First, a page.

Local Contrast 1996
Posse snuck up on me. The stunning presences, within the series Allies, reminiscent of Native American totem poles, African sculpture, or Hindu figurines, had been pursuing me for months. There were, and still are, dozens waiting to find homes. While the majority of the images I had created featured solitary figures, I was drawn to explore the effects of many within a single image — group dynamics. I tried subtle variations of the same figure. Another image arose, Rainbow Warriors. I tried many different figures within the same image. Some worked together, others didn’t. When the right ensemble gathered, Posse appeared. Both images were drawn from my old home, the New Mexico desert. Both images contained one shared figure. And the shared figure, appropriately, reminded me of the kachinas I read about, drew, collected, and watched in dances as a child.
I tried many landscapes. Few had the intensity to compete with figures. When I found this ridge I knew it had sufficient drama. It became clear that a land containing a sharp angular slope suggesting a possible impending descent was wanted.
I tried many skies. Many were too distracting. If the skies had a definite design, the image became too busy. I needed a single field, a ground without figure, to support the many figures hovering in the space above. Yet, a flat even sky was too simple. It offered too little support. Some skies contained too much color. A bright blue announced itself too loudly. Its dramatic contrast in color took attention away from what was already dramatic, form and light. Color in general was subdued and altered to produce unity and focus the attention of the eye on the essential elements.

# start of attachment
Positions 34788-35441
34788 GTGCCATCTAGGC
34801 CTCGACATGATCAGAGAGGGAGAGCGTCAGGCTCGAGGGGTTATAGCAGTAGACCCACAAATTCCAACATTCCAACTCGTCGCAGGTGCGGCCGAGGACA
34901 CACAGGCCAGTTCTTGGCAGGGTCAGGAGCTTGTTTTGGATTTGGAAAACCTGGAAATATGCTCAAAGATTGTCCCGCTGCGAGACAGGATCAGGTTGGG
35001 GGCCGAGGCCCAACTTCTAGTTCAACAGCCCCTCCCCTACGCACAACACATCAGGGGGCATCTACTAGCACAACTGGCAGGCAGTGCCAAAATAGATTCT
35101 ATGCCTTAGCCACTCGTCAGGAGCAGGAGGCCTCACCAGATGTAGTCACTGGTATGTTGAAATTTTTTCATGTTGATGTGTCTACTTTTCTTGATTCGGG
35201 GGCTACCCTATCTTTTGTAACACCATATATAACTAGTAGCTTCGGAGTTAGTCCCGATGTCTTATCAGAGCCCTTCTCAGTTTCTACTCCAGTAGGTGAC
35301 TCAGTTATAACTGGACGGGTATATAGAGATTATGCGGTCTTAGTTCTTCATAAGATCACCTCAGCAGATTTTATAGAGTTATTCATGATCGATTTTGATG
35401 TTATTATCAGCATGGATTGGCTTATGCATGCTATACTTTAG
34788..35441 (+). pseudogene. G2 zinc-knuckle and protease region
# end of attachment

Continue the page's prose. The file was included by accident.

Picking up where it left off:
An image can have too little or too much contrast. (Here I mean contrast between all elements within an image, not just tone.) Too little contrast and the message is unheard. Too much contrast and the message is obscured. In either case, the message is unclear. Most leading actors need supporting actors, all save the soloist need accompaniment. But, when supporting actors compete with main actors, the thrust of the drama is confused. Contrast needs to be placed in the most important areas. It establishes priorities. It is what we focus on. With this in mind I often downplay certain elements to let others shine. Yet, I didn’t want the supporting elements to be silent. In them, I wanted a quiet life to simmer underneath the main action. They are there to echo, through similarity, and amplify, through contrast, the message. They reinforce the drama.
I found myself sifting first images and then elements. First one element, then another, a little to the left, a little to the right, a little darker, a little lighter, a little cooler, a little warmer. Seeing things side by side, simultaneous contrast, made things clear. Through successive iterations the image was refined. The proper balance was achieved. The image was sought and found.